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Hidden Dangers Of Investing In Costa Rica Real Estate


US foreign investors are often attracted to Costa Rica, but need to beware because although Costa Rica is a democracy, the way it executes its laws is very different than the US court of law and the United States cannot offer very much protection to citizens who decide to invest in land in Costa Rica. If you decide you want to invest anyhow, there are

One of the main problems that results from investing in real estate is that if a foreign investor is not knowledgeable in how real estate sales are processed in Costa Rica it becomes very easy for them to be the victim of a scam. There are extensive amounts of paperwork that need to be filled out correctly because a simple misstep can result in a foreign investor completing a sale but not really having the rights to the land according to Costa Rican law. Unlike the US, a property deed does not mean much as far as proving who owns land and real estate once it is purchased. Therefore, when completing a sale be very careful that the every piece of the sale is documented with a trained attorney watching over the sale every step of the way. Every record needs to be changed to reflect your name as the property owner and there are two very important records that need to be altered to be in your name, the public registry and the catastro map which documents the specifics of the land. It is also important to make sure there are no liens on the land you are buying (unpaid taxes) or you could end up paying a lot more than you planned.

One of the bright sides about deciding to invest in land in Costa Rico is that gaining temporary residency is fairly easy. Most foreign investors apply for one of two types of residency, either as a retiree or a citizen with a guaranteed income that ranges from 600 for the formal and 1000 for the latter a month. You also must agree to exchange that rate into the Costa Rican currency known as colones and agree to spend 4-to 6 months living as a physical resident in Costa Rica. Becoming a resident is probably the easiest part of the whole investment process.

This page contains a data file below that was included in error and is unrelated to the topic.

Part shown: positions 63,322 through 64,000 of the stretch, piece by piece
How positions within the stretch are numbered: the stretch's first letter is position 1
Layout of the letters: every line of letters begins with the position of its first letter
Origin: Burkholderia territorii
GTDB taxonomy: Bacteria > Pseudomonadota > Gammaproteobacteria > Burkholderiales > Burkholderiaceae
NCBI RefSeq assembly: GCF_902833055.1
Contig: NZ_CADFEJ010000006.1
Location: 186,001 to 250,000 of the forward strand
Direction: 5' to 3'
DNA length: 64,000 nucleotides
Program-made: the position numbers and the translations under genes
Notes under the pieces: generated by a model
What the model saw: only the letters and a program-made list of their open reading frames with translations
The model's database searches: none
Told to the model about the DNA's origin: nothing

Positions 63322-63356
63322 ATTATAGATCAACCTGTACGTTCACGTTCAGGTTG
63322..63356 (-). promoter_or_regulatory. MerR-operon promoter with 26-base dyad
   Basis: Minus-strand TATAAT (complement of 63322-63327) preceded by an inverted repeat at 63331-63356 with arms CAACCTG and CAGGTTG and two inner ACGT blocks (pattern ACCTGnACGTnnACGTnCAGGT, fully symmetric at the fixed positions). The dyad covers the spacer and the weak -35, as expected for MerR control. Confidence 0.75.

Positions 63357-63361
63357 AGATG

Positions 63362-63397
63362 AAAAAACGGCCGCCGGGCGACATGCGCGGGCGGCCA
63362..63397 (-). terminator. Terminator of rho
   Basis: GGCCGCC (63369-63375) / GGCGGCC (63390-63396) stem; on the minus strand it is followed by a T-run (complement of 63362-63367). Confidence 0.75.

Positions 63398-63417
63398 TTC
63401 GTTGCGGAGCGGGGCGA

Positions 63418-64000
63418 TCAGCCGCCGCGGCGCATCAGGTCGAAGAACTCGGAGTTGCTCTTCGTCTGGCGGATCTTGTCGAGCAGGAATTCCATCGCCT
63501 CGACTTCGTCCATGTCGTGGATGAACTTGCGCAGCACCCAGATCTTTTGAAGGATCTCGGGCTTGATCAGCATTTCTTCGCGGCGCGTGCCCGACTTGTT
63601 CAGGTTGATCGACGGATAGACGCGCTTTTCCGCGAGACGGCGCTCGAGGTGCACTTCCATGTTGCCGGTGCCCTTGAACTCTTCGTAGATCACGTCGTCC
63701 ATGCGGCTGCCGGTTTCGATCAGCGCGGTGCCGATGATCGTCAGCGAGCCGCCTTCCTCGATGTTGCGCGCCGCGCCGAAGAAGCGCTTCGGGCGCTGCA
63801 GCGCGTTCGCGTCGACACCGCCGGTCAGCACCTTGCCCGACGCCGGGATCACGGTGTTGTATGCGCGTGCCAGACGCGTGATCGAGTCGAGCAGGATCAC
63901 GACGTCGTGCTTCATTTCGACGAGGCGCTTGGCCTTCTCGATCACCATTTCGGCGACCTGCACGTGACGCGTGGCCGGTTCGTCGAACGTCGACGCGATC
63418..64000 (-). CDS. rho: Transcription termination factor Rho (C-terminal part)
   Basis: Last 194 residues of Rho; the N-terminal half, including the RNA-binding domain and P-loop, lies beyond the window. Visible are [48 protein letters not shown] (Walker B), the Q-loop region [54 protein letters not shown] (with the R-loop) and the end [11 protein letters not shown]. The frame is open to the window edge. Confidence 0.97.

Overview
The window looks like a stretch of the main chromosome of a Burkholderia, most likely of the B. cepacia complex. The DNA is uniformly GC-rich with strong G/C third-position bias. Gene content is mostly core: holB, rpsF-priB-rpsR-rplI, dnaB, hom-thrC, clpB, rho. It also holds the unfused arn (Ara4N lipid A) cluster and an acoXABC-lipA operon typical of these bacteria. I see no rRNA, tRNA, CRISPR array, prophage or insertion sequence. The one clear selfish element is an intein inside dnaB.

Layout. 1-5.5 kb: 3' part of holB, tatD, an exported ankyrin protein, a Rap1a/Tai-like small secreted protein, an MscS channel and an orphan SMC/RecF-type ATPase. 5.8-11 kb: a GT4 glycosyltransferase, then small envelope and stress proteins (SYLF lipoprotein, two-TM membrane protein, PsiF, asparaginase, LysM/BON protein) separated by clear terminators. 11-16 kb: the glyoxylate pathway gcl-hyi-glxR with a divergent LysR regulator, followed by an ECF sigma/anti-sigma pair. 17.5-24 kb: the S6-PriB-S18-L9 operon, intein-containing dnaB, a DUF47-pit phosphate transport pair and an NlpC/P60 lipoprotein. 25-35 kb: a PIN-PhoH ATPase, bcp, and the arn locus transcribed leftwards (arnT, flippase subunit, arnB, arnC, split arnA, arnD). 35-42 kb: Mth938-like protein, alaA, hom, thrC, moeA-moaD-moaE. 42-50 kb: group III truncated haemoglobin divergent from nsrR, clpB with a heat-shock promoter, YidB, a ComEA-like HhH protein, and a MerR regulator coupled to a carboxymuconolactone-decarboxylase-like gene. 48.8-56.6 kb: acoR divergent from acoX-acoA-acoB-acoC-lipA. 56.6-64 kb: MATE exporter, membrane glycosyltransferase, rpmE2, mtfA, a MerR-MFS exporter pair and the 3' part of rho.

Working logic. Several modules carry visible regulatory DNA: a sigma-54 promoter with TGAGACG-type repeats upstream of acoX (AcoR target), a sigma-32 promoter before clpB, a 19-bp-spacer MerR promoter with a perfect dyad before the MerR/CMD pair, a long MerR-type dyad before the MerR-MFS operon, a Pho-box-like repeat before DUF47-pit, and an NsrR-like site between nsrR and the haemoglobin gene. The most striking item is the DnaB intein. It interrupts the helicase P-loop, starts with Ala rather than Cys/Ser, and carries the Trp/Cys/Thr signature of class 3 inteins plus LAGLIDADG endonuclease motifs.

The other two pesky problems with owning real estate in Costa Rico is squatters and the expropriation. Expropriation is a far less likely problem to have to deal with as the government does not frequently force people off their land for the sake of preserving nature and/or building reserves. However, squatters are a whole issue upon themselves. After purchasing land you have three months to find any squatters on your land and legally have them removed. Although it is suppose to be as simple as having the cops remove a squatter, the cops rarely do their jobs in these regards as they are suppose. After three months have passed, if a squatter maintains they have been living off "uncultivated" or undeveloped parts of your land, they can take you to court to try to win your land from you in what is known as squatter's rights.

By: beat